Yiddish], a young woman, they both, my mother
and Lili, were on the stage. The talk about
married life, about love, with ontsuherenishn
of a husband's and wife's relationship.
The German Louise
knew her, that she will quickly travel home to
Germany, to her "Shatz," her fiancé, that is,
with whom she wanted to marry, asked her, the
naive Esterke: "if she had a fiancé in Germany,
is that also, Reb Tslal? Do you love him?" The
German laughed on her own and said, "Oh, vi
nokh? Naturally, do men love a corpulent
woman? ... I am it... Oh, frau Rappoport, so far
she can understand life and the world... how
then can one woman as her get married?"
I stand by the
curtains -- I have portrayed Sheine-Henye -- I
look up as my little sister "spraven"
with her role. Our "babe" Lili had in the scene
so broadly done her job, with her hands on her
carried watch(?), and with an entire
farsheytn a zog done to her mother, to
Esterke, i.e. "Ah, Frau Rappoport, vi venig
zi visn fon married life." She had done it
very well and had appropriately emphasized...
She barely was observed giving off a laugh."
In 1912 F., already
a complete actress, participated in London in
the "Pavilion" Theatre (director: Joseph
Kessler). Here she became acquainted with Ludwig
Satz, with whom she married in 1913. They went
on to Galicia where they acted together and also
went on to make a film. Due to the outbreak of
the first World War, they went off to London
from where they were brought by Anshel Schorr
into his Philadelphia "Arch Street" Theatre,
where she acted for two seasons. Celia Adler
recalls that in Libin's "Di groyse frage (The
Big Question)," Schorr gave special roles to
both of them, to play the roles of a husband and
wife, because they had been contrasted: Satz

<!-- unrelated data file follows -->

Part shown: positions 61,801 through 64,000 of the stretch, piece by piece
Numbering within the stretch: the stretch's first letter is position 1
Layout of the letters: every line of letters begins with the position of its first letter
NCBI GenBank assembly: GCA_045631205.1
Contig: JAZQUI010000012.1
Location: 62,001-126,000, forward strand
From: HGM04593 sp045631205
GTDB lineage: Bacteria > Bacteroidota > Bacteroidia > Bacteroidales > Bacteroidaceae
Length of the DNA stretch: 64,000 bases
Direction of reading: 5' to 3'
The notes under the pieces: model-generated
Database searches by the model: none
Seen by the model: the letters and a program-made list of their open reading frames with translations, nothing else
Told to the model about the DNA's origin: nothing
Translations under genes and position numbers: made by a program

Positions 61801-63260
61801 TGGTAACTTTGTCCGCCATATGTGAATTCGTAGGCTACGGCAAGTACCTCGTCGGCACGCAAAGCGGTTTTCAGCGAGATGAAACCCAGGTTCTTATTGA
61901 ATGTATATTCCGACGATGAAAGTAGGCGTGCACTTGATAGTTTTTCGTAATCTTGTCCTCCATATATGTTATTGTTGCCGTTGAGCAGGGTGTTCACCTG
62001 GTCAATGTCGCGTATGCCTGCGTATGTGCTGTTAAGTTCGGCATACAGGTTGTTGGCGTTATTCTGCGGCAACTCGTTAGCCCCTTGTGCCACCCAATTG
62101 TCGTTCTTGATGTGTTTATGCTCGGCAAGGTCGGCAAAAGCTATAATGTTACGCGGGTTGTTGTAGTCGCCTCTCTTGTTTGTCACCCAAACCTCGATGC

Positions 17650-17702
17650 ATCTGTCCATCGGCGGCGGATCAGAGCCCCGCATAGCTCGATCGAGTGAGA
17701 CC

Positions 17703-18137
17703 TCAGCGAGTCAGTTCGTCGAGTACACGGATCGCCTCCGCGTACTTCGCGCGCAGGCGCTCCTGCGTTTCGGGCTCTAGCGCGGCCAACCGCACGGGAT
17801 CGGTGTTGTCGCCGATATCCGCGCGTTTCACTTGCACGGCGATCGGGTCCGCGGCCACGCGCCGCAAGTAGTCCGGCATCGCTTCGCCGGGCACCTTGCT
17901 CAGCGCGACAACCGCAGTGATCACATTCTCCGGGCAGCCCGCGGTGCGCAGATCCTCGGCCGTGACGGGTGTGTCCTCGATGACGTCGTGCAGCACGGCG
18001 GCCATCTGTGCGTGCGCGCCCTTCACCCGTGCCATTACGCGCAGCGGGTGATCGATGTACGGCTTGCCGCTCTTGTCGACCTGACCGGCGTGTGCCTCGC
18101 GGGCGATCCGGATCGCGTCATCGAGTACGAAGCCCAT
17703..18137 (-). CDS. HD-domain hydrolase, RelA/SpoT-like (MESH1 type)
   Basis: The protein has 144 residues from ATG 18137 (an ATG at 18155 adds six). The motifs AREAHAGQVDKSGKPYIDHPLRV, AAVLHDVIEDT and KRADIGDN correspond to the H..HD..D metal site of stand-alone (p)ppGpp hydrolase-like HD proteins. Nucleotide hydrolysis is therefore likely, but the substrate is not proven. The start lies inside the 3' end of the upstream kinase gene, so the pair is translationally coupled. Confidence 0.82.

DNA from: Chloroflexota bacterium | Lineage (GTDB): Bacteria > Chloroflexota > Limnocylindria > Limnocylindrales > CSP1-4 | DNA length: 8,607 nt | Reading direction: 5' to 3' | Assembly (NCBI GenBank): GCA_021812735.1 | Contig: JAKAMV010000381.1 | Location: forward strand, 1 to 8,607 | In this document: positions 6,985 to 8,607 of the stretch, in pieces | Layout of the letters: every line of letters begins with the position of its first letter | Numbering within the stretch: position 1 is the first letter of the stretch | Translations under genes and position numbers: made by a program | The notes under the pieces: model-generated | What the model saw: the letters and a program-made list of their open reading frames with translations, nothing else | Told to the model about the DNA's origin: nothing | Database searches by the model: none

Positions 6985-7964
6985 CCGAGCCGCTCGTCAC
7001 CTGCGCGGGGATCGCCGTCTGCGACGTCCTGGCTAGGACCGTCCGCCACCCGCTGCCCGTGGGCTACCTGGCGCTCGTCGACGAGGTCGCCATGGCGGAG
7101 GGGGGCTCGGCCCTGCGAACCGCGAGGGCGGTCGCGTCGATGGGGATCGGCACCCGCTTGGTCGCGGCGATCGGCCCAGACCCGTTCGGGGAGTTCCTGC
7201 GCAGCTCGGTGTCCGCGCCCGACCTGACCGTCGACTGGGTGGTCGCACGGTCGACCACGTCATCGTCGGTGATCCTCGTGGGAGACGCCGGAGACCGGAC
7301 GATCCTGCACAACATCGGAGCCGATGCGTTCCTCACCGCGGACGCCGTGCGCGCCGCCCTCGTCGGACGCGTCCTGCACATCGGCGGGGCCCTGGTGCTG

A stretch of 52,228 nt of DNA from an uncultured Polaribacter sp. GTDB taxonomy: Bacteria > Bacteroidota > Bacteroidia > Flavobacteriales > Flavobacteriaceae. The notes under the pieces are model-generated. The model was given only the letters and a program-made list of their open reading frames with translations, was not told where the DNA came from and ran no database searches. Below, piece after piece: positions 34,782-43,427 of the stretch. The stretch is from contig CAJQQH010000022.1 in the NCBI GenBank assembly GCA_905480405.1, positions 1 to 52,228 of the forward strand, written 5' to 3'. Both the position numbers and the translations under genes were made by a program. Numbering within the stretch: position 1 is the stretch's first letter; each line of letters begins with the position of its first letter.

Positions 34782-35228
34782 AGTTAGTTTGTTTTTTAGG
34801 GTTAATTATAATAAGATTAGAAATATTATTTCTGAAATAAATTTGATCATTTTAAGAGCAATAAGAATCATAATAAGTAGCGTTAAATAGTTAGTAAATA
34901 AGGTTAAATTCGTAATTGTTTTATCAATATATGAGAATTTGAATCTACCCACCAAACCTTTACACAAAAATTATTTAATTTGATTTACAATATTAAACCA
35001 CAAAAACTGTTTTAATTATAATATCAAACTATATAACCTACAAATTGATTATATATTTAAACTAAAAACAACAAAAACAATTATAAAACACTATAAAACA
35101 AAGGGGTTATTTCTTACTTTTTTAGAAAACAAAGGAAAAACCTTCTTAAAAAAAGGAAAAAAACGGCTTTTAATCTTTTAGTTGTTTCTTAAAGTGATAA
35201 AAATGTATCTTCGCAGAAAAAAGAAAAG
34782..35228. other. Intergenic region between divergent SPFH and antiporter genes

played a dried up, weak Jew, who barely had the
strength to speak, and F. played his wife, a
mother of eight children, with her considerable,
roundish figure, and this difference alone in
their oyserlekhkeyt had brought to the
play a lot of comical moments.
F. drew herself away
from the stage and gave herself to the
management of her husband's business.
According to her
sister Celia Adler in her memoirs:
or having seen my sister Lili Feinman as an
actress, that she had been in the span of ten
years been one of the practicing soubrettes who
the Yiddish theatre has possessed; has had a
treasure with her grace(?), was a graceful
dancer, a very fine singer, and generally
possessed everything that a good soubrette
should possess. Also she was a fine character
During the years in
which she acted in London she became very
beloved by the public after her marriage to
Ludwig Satz. She had a number of years of acting
in Europe with him, and also in America. When
Satz had, after a difficult struggle, finally
won recognition here in America, he very quickly
became the most popular and famous star-comic;
he fuelt with Lili that she should give
up the stage and devote herself to the very
appreciable career of wife and mother."
F. is the Financial
Secretary of the organization "Artists and
Friends" and Recording Secretary of the ladies'
division of the Cloak Joint Board of the Jewish
M. E. from Celia
-- "Celia Adler dertseylt," New York, 1969,
pp. 4, 34, 49-52, 73, 98-99, 112-115, 125,
133-136, 142, 178, 193, 208, 219, 240, 242,
274, 279-280, 309, 324, 332, 341, 343,
372-276, 384, 386, 393, 396, 403, 404, 412,
468, 512, 557, 606, 627, 641, 645.